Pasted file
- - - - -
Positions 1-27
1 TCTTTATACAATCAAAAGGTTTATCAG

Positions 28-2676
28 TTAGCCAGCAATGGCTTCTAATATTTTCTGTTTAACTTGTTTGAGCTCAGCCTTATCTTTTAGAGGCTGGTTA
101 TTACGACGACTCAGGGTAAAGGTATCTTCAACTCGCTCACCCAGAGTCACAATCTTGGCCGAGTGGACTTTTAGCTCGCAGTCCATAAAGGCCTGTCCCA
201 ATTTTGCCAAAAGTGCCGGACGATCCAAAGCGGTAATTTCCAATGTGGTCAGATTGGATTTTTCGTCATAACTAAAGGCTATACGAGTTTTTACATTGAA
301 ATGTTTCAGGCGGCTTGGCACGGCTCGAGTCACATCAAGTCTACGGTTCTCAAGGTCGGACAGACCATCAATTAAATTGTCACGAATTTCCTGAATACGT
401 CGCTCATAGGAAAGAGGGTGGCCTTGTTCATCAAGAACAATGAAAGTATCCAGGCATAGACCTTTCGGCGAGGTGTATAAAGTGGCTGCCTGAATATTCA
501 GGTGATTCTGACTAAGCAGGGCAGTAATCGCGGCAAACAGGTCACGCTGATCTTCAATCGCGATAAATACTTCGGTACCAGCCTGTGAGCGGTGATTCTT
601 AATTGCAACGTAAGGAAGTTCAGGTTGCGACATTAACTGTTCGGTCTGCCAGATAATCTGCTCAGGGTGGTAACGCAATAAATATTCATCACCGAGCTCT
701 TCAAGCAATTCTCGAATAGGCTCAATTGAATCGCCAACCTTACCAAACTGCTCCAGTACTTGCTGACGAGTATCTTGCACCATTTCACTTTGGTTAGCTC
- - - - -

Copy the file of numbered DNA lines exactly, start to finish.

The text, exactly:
Positions 1-27
1 TCTTTATACAATCAAAAGGTTTATCAG

Positions 28-2676
28 TTAGCCAGCAATGGCTTCTAATATTTTCTGTTTAACTTGTTTGAGCTCAGCCTTATCTTTTAGAGGCTGGTTA
101 TTACGACGACTCAGGGTAAAGGTATCTTCAACTCGCTCACCCAGAGTCACAATCTTGGCCGAGTGGACTTTTAGCTCGCAGTCCATAAAGGCCTGTCCCA
201 ATTTTGCCAAAAGTGCCGGACGATCCAAAGCGGTAATTTCCAATGTGGTCAGATTGGATTTTTCGTCATAACTAAAGGCTATACGAGTTTTTACATTGAA
301 ATGTTTCAGGCGGCTTGGCACGGCTCGAGTCACATCAAGTCTACGGTTCTCAAGGTCGGACAGACCATCAATTAAATTGTCACGAATTTCCTGAATACGT
401 CGCTCATAGGAAAGAGGGTGGCCTTGTTCATCAAGAACAATGAAAGTATCCAGGCATAGACCTTTCGGCGAGGTGTATAAAGTGGCTGCCTGAATATTCA
501 GGTGATTCTGACTAAGCAGGGCAGTAATCGCGGCAAACAGGTCACGCTGATCTTCAATCGCGATAAATACTTCGGTACCAGCCTGTGAGCGGTGATTCTT
601 AATTGCAACGTAAGGAAGTTCAGGTTGCGACATTAACTGTTCGGTCTGCCAGATAATCTGCTCAGGGTGGTAACGCAATAAATATTCATCACCGAGCTCT
701 TCAAGCAATTCTCGAATAGGCTCAATTGAATCGCCAACCTTACCAAACTGCTCCAGTACTTGCTGACGAGTATCTTGCACCATTTCACTTTGGTTAGCTC